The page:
1. The International Life Sciences Institute (ILSI) North America Working Group on Guiding Principles
  2. Rowe, Sylvia MAT
  3. Alexander, Nick BA, PhD
  4. Clydesdale, Fergus M. PhD
  5. Applebaum, Rhona S. PhD
  6. Atkinson, Stephanie PhD
  7. Black, Richard M. PhD
  8. Dwyer, Johanna T. DSc, RD
  9. Hentges, Eric PhD
  10. Higley, Nancy A. PhD
  11. Lefevre, Michael PhD
  12. Lupton, Joanne R. PhD
  13. Miller, Sanford A. PhD
  14. Tancredi, Doris L. PhD
  15. Weaver, Connie M. PhD
  16. Woteki, Catherine E. PhD
  17. Wedral, Elaine PhD


There has been significant public debate about the susceptibility of research to biases of various kinds. The dialogue has extended to the peer-reviewed literature, scientific conferences, the mass media, government advisory bodies, and beyond. Although biases can come from myriad sources, the overwhelming focus of the discussion, to date, has been on industry-funded science. Given the critical role that the industry has played and will continue to play in the research process, the International Life Sciences Institute North America Working Group on Guiding Principles has, in this article, set out proposed conflict-of-interest guidelines regarding industry funding for protecting the integrity and credibility of the scientific record, particularly with respect to health, nutrition, and food-safety science. Eight principles are enumerated, specifying ground rules for industry-sponsored research. The article, which issues a challenge to the broader scientific community to address all bias issues, is only a first step; the document is intended to be dynamic, prompting ongoing discussion and refinement


Article Content

Guiding Principles

In the conduct of public/private research relationships, all relevant parties shall:


1. conduct or sponsor research that is factual, transparent, and designed objectively; according to accepted principles of scientific inquiry, the research design will generate an appropriately phrased hypothesis and the research will answer the appropriate questions, rather than favor a particular outcome;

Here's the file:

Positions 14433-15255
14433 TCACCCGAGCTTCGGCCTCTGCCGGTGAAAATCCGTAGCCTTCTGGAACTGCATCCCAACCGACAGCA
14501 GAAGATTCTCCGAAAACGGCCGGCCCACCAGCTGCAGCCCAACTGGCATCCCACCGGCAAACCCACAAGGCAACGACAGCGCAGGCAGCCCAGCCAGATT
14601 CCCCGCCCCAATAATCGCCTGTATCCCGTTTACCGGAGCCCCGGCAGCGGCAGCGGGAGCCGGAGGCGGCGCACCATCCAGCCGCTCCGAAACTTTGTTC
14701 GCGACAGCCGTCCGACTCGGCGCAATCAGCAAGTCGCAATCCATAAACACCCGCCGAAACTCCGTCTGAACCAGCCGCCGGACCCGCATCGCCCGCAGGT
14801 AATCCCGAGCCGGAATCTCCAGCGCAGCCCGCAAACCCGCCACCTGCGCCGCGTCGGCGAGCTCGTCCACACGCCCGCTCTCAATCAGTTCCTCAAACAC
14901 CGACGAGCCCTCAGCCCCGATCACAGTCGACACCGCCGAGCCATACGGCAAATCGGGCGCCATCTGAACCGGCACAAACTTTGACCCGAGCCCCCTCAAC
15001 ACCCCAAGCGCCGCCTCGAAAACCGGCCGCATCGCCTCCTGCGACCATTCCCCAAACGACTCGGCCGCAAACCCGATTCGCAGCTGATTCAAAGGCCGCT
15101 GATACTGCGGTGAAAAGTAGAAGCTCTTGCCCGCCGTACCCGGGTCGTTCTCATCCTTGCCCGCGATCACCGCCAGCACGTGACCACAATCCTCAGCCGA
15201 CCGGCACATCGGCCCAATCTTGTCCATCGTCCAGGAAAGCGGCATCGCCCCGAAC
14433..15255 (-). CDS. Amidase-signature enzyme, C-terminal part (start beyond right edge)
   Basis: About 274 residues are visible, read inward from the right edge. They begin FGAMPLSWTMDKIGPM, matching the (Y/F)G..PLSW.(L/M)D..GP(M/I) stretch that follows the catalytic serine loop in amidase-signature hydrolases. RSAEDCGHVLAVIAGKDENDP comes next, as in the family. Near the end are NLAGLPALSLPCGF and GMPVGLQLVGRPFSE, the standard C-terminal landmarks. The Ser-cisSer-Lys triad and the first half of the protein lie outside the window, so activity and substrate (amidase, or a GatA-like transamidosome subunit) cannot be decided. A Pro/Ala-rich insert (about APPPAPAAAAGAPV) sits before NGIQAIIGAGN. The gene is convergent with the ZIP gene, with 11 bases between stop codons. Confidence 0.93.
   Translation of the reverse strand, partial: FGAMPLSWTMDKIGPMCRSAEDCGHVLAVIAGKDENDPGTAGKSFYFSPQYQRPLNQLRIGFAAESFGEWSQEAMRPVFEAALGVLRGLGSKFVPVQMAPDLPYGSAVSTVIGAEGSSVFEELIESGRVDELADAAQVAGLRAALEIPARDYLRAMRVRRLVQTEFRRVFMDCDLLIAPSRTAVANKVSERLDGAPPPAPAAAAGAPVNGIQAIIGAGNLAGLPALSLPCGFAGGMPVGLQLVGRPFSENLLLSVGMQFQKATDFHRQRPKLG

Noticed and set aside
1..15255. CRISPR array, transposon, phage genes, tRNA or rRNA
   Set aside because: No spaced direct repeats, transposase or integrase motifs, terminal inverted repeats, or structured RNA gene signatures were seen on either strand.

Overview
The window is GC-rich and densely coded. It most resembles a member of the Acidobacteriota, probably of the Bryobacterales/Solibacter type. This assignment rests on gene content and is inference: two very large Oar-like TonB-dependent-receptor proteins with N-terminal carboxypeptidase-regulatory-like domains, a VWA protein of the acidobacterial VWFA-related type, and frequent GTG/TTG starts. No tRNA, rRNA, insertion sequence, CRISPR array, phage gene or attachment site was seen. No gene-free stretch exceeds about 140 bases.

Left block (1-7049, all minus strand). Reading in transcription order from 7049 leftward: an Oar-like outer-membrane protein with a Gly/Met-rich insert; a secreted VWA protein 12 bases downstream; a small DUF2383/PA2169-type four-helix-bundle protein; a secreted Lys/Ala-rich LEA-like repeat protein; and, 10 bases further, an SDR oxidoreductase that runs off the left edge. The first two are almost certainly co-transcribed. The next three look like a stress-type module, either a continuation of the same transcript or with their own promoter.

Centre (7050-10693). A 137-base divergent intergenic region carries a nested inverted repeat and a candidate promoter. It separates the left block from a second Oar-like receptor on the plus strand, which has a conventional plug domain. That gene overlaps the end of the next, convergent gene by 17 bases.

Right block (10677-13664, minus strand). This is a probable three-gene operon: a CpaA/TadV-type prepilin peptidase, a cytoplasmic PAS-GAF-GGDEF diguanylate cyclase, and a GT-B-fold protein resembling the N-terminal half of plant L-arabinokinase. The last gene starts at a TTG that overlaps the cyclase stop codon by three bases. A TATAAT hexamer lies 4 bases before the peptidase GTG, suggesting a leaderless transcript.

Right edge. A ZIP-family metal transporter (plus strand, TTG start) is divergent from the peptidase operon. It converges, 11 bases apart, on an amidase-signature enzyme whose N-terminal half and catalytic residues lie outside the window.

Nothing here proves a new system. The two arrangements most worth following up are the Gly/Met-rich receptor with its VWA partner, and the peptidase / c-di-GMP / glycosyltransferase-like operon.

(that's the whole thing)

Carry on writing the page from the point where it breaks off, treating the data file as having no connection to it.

2. require control of both study design and research itself to remain with scientific investigators;


3. not offer or accept remuneration geared to the outcome of a research project;


4. before the commencement of studies, ensure that there is a written agreement that the investigative team has the freedom and obligation to attempt to publish the findings within some specified time frame;


5. require, in publications and conference presentations, full signed disclosure of all financial interests;


6. not participate in undisclosed paid authorship arrangements in industry-sponsored publications or presentations;


7. guarantee accessibility to all data and control of statistical analysis by investigators and appropriate auditors/reviewers; and


8. require that academic researchers, when they work in contract research organizations or act as contract researchers, make clear statements of their affiliation; require that such researchers publish only under the auspices of the contract research organization.



Swine Flu Recommendations

The human swine flu outbreak continues to grow in the United States and internationally. In response to the intensifying outbreak, the World Health Organization raised the worldwide pandemic alert level to Phase 4. A Phase 4 alert is characterized by confirmed person-to-person spread of a new influenza virus able to cause "community-level outbreaks." The increase in the pandemic alert phase indicates that the likelihood of a pandemic has increased.


The Center for Disease Control (CDC) has activated its emergency operations center to coordinate the agency's emergency response. The CDC's goals are to reduce transmission and illness severity and provide information to help healthcare providers, public health officials, and the public address the challenges posed by this swine influenza virus. Yesterday, CDC issued a travel warning recommending that people avoid nonessential travel to Mexico. The CDC continues to issue interim guidance daily on the Web site and through health alert network notices. The CDC's Division of the Strategic National Stockpile is releasing one-quarter of its antiviral drugs, personal protective equipment, and respiratory protection devices to help states respond to the outbreak. The swine influenza A (H1N1) virus is susceptible to the prescription antiviral drugs oseltamivir and zanamivir.


This is a rapidly evolving situation, and CDC will provide updated guidance and new information as it becomes available.


Everyday actions that people can take to stay healthy:


a. Cover your nose and mouth with a tissue when you cough or sneeze. Throw the tissue in the trash after you use it.


b. Wash your hands often with soap and water, especially after you cough or sneeze. Alcohol-based hand cleaners are also effective.


c. Avoid touching your eyes, nose, or mouth. Germs spread that way.


d. Influenza is thought to spread mainly person-to-person through coughing or sneezing of infected people.


e. If you get sick, CDC recommends that you stay home from work or school and limit contact with others to keep from infecting them.



Source: Center for Disease Control and Prevention